Wilmington City Council President Hanifa Shabazz violated the state’s open meetings law by not allowing a frequent government critic to speak during the public comment period on Sept. 19, the state Attorney General’s Office has ruled.
Dion O. Wilson, the man barred from addressing members, is also facing harassment and disorderly conduct charges for making profane and allegedly threatening remarks before and after his banishment. A Court of Common Pleas trial is set for Nov. 25, but Wilson’s attorney has filed a motion seeking dismissal of the charges.
After being denied the right to speak during City Council’s 30-minute public comment period, Wilson filed an appeal with the state arguing that Shabazz’s action ran afoul of the Freedom of Information Act.
Deputy Attorney General Dorey L. Cole rejected the city’s argument that the public comment period was not part of the official Council meeting and therefore not subject to the open meetings law.
Cole also ruled that Wilson’s use of profanity at the Sept. 5 meeting was not a legitimate reason to issue a “pre-emptive bar” on Sept. 19.
“A public body is permitted to remove, and therefore bar the speech of, any person ‘who is willfully and seriously disruptive of the conduct of such meeting,’’’ wrote Cole.
Cole noted that the city did not remove Wilson on Sept. 5 despite his cursing. “Instead, the city prevented you from speaking at the next meeting,’’ Cole wrote.
Cole also wrote that even though Wilson shouted a profanity on Sept. 19 after being denied the chance to speak, that was irrelevant to the issue of whether he should have been permitted to do so.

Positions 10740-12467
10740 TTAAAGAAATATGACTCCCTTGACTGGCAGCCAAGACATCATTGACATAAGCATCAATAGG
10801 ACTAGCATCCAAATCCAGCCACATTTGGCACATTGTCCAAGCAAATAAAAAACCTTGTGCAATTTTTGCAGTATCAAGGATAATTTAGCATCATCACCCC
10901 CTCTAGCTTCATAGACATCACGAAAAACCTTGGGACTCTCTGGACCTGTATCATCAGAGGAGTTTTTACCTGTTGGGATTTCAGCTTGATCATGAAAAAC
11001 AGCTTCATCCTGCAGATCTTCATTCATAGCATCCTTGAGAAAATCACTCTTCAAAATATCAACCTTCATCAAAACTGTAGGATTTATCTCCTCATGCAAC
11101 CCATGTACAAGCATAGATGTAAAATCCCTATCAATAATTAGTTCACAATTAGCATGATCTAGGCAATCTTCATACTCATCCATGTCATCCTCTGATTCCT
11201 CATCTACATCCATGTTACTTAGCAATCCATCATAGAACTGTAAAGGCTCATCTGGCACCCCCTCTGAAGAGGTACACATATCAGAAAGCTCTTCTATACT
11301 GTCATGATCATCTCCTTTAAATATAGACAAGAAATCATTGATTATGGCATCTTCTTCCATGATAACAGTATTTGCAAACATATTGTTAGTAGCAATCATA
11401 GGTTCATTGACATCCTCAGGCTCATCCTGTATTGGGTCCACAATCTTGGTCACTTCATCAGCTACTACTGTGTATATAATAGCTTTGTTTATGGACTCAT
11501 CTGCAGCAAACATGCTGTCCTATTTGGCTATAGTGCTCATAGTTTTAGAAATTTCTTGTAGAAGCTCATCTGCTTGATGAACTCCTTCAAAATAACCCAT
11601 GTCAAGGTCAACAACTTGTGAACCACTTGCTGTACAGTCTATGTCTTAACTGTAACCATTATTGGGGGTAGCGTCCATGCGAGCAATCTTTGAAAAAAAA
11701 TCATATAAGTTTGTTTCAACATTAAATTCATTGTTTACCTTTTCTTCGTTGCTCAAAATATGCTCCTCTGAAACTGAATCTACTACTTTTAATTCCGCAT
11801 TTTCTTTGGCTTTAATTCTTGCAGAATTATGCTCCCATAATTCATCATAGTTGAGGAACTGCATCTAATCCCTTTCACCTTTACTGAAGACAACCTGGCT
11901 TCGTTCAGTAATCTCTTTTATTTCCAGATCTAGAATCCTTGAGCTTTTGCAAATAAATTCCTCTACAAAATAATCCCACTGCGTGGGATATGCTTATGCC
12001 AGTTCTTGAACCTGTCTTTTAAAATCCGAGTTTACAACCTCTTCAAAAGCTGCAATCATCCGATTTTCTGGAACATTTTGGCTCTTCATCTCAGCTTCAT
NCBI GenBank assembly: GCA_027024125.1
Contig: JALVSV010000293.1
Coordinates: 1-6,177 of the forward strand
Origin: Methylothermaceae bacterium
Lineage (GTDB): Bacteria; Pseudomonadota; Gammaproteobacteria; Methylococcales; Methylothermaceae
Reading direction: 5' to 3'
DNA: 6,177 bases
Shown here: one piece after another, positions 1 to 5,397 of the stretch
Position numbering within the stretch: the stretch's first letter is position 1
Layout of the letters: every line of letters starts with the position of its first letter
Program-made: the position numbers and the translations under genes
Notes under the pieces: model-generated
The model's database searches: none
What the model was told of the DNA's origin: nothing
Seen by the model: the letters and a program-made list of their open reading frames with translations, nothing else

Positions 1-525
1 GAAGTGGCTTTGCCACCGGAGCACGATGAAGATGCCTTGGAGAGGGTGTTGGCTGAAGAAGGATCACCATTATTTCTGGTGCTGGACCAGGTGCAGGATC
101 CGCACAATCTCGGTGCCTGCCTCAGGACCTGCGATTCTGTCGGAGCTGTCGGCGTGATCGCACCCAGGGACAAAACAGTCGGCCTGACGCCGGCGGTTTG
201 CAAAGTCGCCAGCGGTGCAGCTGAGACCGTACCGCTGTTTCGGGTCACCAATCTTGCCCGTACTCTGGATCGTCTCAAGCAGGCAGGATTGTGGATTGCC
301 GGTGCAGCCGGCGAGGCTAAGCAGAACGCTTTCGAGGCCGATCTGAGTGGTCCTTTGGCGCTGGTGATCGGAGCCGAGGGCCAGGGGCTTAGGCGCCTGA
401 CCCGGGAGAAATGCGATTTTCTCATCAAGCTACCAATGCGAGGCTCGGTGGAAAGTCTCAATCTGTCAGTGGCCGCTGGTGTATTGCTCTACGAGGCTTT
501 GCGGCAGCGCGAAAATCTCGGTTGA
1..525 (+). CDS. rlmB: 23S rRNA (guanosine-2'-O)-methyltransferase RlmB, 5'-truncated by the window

Contacted Monday, the 71-year-old Wilson would not comment, instead referring WHYY’s call to his attorney David Finger.
“I’m happy for Dion that he was vindicated, that he cannot be censored in advance of speaking,’’ Finger said. “That is, he cannot be barred from speaking just because they didn’t like something he said in the past.”
Finger said his client’s remarks were protected by his First Amendment right to freedom of speech and has filed a motion to get the criminal case thrown out of court. The charges were based on his profanities in and outside the meeting, as well as from a year earlier when he said that if Shabazz was a man, he would beat her up, according to the arrest affidavit.
The affidavit said Shabazz was “concerned for her safety.”
Finger countered that his client “didn’t say he would hit her or threaten her. He said that if she was a man, he would do that but obviously she isn’t a man so he’s not going to do that.”
Shabazz responded to Cole’s ruling by issuing a written statement saying she would follow the law and thanking the state for clarifying it.
“In my 15 years as a member of Council it was always implied that public comment was not a part of the City Council meeting agenda,’’ she wrote, repeating the argument it would not fall under the open meetings law.
Shabazz stressed, however, that ”as presiding officer of City Council, it is my responsibility to maintain order.”